Don't look now 1

In Book 2, Riley wants to show everyone he can fly but whenever he does he falls down.

Don't look now 2

In book 3, Ricky really wants to make friends with Samantha, the car wash girl. But all his strategies seem to fail.

Don't Look Now 3

In Book 4, Ricky’s problems continue. A flood is preventing Samantha and her school friends from getting their stuffed toys for the show’s exhibition. The toys are on the other side of the river …

Don't Look Now 4

This series is exciting—sometimes you can guess what will happen next but most of the time I have to keep reading to find out. Each book is very funny. There are lots of pictures (black and white sketches) and so many pictures makes it fun to read and extra interesting. The series reminds me of the ‘Treehouse’ series by Andy Griffiths and Terry Denton but instead of fantasy adventures this series is more everyday funny happenings.

I like that there are maps at the beginning and end of each book. You can find things like Samantha’s yard, and the Tower and Surrounding Areas. I also liked the lists of things like ‘Things to Know about People,’ and ‘Things to Know About Samantha.’

Boys and girls aged 9 to 12 would enjoy the ‘Don’t Look Now’ series. (Books 2 and 4 are my favourites.)

Joseph is one of our regular Junior reviewers. His most recent review was Figaro and Rumba and the Cool Cats

Book reviews by kids, Book reviews by Matilda

Book review: Anton Can Do Magic

Anton Can Do Magic by Ole Könnecke, ISBN 9781877467639, Gecko Press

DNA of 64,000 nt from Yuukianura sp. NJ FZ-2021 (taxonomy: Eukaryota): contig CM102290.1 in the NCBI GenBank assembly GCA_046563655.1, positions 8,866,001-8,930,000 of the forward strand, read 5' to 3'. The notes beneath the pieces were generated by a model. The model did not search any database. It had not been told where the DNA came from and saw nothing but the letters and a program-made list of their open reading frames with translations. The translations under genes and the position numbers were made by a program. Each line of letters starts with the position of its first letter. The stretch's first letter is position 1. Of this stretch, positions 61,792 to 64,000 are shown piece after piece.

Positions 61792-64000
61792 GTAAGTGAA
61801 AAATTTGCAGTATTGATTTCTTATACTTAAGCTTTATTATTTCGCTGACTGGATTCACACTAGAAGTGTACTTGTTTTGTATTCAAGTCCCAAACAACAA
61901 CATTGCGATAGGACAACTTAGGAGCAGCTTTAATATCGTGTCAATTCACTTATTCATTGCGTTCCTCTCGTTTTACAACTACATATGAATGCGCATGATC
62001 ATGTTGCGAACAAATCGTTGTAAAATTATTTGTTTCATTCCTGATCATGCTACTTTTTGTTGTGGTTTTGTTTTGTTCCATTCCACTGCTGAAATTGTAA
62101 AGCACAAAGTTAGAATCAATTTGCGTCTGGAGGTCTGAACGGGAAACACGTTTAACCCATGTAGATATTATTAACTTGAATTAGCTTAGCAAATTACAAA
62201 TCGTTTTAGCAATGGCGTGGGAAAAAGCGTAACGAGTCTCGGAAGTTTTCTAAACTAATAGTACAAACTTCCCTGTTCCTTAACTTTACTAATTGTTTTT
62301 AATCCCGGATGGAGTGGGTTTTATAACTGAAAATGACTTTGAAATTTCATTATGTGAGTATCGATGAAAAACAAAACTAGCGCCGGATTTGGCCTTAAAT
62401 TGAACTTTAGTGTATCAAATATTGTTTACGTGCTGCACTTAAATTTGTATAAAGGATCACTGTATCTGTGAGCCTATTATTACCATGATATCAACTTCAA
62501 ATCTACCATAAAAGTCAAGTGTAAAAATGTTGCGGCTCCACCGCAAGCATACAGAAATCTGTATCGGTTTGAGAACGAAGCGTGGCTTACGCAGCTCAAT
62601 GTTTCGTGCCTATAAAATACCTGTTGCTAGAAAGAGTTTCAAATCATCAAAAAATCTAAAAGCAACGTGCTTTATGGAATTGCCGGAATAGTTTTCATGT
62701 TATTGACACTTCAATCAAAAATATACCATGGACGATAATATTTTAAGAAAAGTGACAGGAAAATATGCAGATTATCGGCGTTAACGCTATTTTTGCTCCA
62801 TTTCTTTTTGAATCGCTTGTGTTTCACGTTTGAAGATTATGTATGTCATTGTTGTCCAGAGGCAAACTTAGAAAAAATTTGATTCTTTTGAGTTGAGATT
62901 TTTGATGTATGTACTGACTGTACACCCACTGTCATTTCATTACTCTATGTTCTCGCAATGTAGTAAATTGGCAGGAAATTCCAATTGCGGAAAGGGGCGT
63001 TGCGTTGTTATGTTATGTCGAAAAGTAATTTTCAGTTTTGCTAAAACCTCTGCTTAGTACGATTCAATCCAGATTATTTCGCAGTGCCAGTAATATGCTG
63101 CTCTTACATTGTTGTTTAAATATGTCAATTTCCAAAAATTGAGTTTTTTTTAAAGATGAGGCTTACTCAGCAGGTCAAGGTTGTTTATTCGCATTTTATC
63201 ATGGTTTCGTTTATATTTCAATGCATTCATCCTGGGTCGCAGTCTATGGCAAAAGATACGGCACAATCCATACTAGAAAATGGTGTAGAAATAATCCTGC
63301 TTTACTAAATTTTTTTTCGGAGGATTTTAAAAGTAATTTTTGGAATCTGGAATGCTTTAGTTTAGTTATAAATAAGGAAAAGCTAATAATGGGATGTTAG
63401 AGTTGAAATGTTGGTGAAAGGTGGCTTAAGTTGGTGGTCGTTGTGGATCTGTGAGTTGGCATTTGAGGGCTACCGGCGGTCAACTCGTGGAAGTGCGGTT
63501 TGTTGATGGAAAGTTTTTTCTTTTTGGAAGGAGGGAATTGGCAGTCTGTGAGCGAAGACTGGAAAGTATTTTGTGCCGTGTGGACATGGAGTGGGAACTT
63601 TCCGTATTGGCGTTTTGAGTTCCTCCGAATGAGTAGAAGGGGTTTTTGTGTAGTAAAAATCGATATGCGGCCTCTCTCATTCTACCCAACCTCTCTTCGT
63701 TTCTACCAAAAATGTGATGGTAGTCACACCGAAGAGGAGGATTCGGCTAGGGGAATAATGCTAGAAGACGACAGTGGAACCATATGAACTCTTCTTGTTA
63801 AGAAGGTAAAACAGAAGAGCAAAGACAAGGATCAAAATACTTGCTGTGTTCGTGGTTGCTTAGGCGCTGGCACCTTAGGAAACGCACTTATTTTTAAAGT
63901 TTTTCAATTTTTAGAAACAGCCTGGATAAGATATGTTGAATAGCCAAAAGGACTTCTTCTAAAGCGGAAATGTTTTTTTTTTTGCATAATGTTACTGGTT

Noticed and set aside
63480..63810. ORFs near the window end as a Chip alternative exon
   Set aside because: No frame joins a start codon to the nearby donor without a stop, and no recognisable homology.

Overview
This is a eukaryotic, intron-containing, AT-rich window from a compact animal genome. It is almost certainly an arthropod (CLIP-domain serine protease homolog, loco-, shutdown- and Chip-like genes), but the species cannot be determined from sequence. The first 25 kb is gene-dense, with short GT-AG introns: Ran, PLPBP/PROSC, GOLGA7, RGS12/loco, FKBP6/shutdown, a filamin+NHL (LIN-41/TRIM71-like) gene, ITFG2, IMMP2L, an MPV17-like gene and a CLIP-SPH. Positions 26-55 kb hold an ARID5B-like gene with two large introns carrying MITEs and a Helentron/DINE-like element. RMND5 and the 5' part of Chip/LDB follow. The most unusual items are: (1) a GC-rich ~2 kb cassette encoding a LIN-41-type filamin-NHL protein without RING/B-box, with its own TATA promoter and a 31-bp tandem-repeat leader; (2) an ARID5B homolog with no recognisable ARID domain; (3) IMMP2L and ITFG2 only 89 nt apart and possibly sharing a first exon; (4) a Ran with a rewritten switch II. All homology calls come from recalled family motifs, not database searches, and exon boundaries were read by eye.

Reviewed by Matilda, 7, WA

Anton Can Do Magic

Anton is a boy with a hat that he thinks helps him be magic. He tries to make things disappear. Whenever he does magic, he wiggles his hands and the hat falls over his eyes and he can’t see what’s happening, so he thinks he’s done something magic.

Something interesting about the illustrations is that they use mostly hot colours like red, orange and yellow and reddy-orange. Only the bird is not orangey-red.

Can Anton really do magic? You will have to read this picture book to find out.

I would recommend this book to 5 to 8 year olds because it’s funny and it made me laugh.

Matilda is one of our regular Junior Book Reviewers. She previously reviewed: An Aussie Year. If YOU would like to send us a book review,check out our submission guidelines. Happy reading!

Book reviews by Joseph, Book reviews by kids

Book review: Figaro and Rumba and the Cool Cats

Figaro and Rumba and the Cool Cats by Anna Fienberg, ill. Stephen Michael King. ISBN 9781743313497, Allen & Unwin.

Reviewed by Joseph, 9 WA

A review copy of this book was provided by the publisher.

Figaro and Rumba and the Cool Cats

Figaro and Rumba are friends — Rumba writes songs for the Cool Cats (a band) but Figaro likes to sing along and Figaro is not a good singer. This book is about these two friends and a little cat called Dora. The Cool Cats band’s best singer (Marta) has a car and Figaro, Rumba and Dora take the car for a drive without Marta knowing. They end up at the house of one of Dora’s friends and Figaro is sure there is some kind of monster following them. At the house, they make a discovery about Figaro …

Will Marta figure out that someone’s taken her car? What IS the monster? Can Figaro and Rumba fix their mistakes and save the day?

My favourite thing about the book is when Figaro has a dream — it’s a sort of warning about the monster. At that bit of the book, Dad told me it was bedtime and I didn’t want to stop reading. (Unfortunately I had to stop because Dad took the book away, so I finished it the next day.)

One thing that made me stop and think was ‘Why would the friends take the car without permission?’

The illustrations make the story even funnier and you get to know the characters more. I recognised the illustrator from The Pocket Dogs, which is one of my favourite picture books and if you liked Tashi, this is the same author as those books.

I give Figaro and Rumba and the Cool Cats 7.4 out of 10. I think 6 to 9 year olds would enjoy this book best because of the type of storytelling, and they will enjoy the illustrations.

Book reviews by kids, Book reviews by Pippa

Book Review: Liar & Spy

Liar & Spy by Rebecca Stead, ISBN 9781921922947, The Text Publishing Company